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Understanding RTO: How to Calculate RTO and Leverage Backup and Disaster Recovery Plans for Optimal Results

For any business executive, the least they can hope for is smooth operations. This is because there are no significant issues when things are going smoothly. However, that's rarely the case.

Companies often experience challenges that disrupt operations leading to costly downtime. Research shows that downtime has impacted 82% of organizations in the past few years. Considering the average cost of downtime is $300,000 hourly, it can bring businesses down.

In today's digital world, businesses of all sizes must prepare for the worst. Ransomware attacks, data breaches, and natural disasters can cause irreparable damage to your business if you don't have a plan.

Without an effective backup and disaster recovery plan, it could take days or weeks to get back up and running after an incident. This means lost revenue and productivity that you can never recover.

Fortunately, there is a way to ensure your business is protected from disruption - Recovery Time Objective (RTO). RTO helps organizations set realistic goals for restoring their systems after an outage or attack to minimize downtime. With RTO as part of your backup and disaster recovery plan, you'll have peace of mind knowing that no matter what happens, you're covered.

Definition of Recovery Time Objective

As mentioned, outages and downtime can be highly disruptive to a business. Furthermore, IT systems and infrastructure will take some time before they're up and running optimally when such issues occur. And in some cases, they may fail, requiring intervention to get them functioning again.

Understanding this is key to reducing the impact of such incidents. You must know how much time you have to get the systems up and running again before they disrupt operations. And this is where Recovery Time Objectives come into play.

RTO is an essential metric that will help you calculate the time it takes to restore your system or application after a downtime period with minimal disruption to business operations. Essentially, it's the amount of downtime your company can comfortably handle.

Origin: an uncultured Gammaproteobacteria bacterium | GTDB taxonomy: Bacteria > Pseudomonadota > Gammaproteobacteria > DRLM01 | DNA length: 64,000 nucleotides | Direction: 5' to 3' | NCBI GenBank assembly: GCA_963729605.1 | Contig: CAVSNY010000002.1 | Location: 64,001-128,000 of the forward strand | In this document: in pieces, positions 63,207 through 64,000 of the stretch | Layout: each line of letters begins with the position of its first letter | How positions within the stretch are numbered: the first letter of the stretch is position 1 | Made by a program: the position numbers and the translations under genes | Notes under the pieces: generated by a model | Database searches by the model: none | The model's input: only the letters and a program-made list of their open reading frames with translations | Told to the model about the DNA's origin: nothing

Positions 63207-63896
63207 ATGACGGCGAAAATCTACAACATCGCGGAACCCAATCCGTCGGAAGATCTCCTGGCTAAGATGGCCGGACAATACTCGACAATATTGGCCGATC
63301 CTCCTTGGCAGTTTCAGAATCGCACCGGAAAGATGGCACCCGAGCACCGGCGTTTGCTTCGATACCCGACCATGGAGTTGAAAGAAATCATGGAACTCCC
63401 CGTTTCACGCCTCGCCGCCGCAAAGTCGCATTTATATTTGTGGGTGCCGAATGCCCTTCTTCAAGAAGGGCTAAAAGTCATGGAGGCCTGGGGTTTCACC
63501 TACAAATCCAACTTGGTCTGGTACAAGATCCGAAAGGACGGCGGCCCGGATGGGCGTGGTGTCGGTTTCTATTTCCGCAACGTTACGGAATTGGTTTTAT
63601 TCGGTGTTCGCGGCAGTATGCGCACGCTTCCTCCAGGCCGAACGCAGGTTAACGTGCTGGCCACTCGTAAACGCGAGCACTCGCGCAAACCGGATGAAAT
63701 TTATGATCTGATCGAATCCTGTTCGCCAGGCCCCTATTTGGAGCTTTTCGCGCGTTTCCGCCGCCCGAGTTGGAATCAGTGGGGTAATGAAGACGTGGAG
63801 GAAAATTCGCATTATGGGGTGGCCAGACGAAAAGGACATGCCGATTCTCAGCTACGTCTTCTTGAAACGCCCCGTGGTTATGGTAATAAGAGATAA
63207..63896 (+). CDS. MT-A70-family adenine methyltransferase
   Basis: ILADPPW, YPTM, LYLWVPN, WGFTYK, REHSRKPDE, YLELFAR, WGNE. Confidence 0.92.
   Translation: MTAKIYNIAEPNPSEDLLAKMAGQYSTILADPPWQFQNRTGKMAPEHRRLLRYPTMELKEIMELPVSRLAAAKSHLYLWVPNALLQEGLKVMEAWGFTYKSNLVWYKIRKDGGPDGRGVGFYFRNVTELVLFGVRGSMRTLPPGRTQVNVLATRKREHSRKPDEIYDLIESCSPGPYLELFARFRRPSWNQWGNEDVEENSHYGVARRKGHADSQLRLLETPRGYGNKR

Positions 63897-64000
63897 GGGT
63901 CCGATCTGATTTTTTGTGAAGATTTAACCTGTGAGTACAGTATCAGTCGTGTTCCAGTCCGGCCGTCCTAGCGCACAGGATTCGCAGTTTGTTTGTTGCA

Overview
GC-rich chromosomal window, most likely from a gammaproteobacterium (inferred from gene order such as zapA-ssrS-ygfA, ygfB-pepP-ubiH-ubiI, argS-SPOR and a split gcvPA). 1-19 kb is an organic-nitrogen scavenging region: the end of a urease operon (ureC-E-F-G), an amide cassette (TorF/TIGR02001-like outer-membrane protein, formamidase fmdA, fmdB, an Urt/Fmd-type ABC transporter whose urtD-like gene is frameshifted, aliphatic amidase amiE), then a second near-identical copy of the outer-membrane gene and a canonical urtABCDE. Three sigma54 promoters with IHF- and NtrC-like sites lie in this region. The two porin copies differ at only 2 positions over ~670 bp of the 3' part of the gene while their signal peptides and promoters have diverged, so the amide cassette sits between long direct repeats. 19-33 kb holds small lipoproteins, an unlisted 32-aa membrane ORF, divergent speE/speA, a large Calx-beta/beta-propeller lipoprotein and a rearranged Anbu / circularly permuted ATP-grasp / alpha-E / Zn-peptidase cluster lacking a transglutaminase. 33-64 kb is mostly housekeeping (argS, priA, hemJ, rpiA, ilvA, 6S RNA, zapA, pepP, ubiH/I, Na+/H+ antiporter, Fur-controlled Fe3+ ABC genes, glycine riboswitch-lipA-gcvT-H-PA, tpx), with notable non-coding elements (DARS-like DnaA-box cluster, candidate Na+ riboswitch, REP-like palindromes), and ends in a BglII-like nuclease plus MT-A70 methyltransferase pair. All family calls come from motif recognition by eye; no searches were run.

Different systems play varying roles impacting operations in diverse ways, so each will need a unique RTO. Once you have defined this for each system, you can develop a recovery strategy for rapid system restoration.

So, if you have an RTO of one hour, the person responsible for bringing the systems back up must do so within that period.

The Recovery Time Objective you set should be in line with your business needs. For instance, an online payment system should be shorter than that of a content management website. This helps you ensure that the recovery strategy you set aligns with the risks you face.

On the other hand, a company that can manage to use manual invoicing can have an extended RTO of 1-2 days, possibly more.

Ideally, you want systems up and running within the set RTO. However, you may not always achieve this.

This is especially so in extreme circumstances, such as when your service provider's systems are down or after a natural disaster.

In this case, consider outsourcing critical IT functions instead of waiting for downtime costs to run the business into the ground. This can help you keep your RTO in check, minimize downtime and ultimately save the company from potential losses.

What Is Recovery Point Objective?

Recovery Point Objective (RPO) is a metric similar to RTO. RPO measures the maximum amount of data loss an organization is willing to accept after an incident or disruption.